To access the Packet editor in MusicMaster Windows, there are several routes.  You may either right-click on a song and go to Packet; select Dataset, Library, Packets which will open the Packet Editor window; or if you add the Packet field to your Library Maintenance display, you can click that field for the song you wish to create or add to a packet.

Below is a view of the Packet Editor window.


On the left hand side you see a list of all the packets in the program, showing their name and category they are in. The drop-down box in the upper-left lets you choose which category you look at. This information is repeated in the Description and Category boxes in the center of the screen. By clicking on any packet name, the main center box will show you the songs in that packet.   Other options/information available here include:

Description – The name given to the packet. You may change it by clicking into this box.

Category – Indicates what category the packet is contained in.  If desired, you can use the drop-down box to move the packet to a different category.

Keep Packet Together – With this box checked, if you move a song that is within a packet, all songs in the packet will be moved. If this is not checked off and a song is moved, that song will be removed from the packet and sent to the category specified. The remaining songs will still be in the packet.  It is important to remember if you decide to set this for the future, as we’ll get calls from time to time from clients wondering why seemingly “groups” of songs moved, when only one was targeted for a move.  You forgot the song was packeted, and the “keep packet together” setting was selected!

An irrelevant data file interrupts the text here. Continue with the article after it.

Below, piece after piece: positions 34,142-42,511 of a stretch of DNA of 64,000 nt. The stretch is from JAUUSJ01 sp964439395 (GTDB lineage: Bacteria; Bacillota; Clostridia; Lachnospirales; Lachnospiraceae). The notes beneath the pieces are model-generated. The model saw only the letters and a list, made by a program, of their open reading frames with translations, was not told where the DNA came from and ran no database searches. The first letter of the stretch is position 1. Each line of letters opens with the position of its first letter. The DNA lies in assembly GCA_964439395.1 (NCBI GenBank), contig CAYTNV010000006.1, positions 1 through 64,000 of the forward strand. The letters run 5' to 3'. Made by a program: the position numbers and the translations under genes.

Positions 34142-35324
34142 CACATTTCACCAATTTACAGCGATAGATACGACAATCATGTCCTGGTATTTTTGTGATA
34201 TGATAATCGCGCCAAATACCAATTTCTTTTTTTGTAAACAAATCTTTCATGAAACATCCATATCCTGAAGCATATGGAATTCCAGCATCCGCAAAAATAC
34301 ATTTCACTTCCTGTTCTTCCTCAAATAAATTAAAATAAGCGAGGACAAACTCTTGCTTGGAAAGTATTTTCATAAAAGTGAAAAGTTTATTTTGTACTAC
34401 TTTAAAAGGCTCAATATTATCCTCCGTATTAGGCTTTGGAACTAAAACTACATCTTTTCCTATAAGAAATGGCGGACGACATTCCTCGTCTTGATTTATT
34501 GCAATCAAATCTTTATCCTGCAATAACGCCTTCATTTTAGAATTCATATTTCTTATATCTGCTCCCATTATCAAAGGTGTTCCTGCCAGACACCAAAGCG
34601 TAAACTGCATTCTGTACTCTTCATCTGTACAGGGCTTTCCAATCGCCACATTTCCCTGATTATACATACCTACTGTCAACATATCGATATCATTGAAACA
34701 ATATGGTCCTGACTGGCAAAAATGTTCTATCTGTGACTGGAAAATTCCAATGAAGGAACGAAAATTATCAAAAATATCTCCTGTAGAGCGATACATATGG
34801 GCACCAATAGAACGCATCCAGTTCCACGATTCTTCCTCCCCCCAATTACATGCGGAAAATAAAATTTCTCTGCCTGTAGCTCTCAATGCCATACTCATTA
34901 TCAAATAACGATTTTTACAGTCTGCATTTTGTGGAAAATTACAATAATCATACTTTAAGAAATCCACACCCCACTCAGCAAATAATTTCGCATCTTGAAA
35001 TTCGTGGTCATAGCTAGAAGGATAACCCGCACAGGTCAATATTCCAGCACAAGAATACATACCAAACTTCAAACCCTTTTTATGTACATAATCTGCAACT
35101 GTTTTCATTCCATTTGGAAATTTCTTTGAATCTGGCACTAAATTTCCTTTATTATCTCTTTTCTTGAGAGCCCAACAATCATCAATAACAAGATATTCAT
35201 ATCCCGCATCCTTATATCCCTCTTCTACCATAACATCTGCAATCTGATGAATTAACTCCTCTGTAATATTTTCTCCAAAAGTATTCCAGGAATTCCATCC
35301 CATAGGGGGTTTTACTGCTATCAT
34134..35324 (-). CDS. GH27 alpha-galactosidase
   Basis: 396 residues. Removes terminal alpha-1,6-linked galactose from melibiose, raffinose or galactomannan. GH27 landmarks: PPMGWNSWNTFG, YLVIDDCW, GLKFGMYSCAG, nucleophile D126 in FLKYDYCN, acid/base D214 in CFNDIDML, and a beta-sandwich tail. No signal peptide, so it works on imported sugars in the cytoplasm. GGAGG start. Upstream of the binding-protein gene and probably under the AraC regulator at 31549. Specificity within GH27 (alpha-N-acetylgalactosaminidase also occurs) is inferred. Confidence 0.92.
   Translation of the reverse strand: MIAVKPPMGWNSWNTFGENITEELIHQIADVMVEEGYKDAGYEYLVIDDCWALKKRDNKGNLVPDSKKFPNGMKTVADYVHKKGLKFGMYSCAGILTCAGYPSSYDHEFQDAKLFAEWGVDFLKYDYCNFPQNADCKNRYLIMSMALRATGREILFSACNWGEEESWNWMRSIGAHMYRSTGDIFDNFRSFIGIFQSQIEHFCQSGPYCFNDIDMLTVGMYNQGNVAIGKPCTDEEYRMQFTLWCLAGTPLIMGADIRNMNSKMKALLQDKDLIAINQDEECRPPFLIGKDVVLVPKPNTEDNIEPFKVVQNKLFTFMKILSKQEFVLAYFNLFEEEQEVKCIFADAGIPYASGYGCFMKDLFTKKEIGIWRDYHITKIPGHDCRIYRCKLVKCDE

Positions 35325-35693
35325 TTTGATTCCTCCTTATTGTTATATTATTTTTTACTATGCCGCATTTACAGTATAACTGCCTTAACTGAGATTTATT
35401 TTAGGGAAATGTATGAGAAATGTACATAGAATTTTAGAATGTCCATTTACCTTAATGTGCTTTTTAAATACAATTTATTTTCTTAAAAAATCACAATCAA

Packet Type – There are three types of packets: standard, diggable and weighted.  Here is an explanation of each type:

  • A standard packet keeps track of the next song that should be considered. When the packet comes up, that song is tested. No other songs in the packet will be tested.  
  • When a diggable packet comes up for consideration, songs in the packet will be tested up to the search depth that has been set to see if the song passes the tests on the category. 
  • A weighted packet allows you to determine how many times a song in a packet plays before moving to the next song in the packet. As an example, if you have a two-song packet and you want one of the songs to play twice as much as the other, you would want to place a two in the Weight column that will be displayed when you choose this option.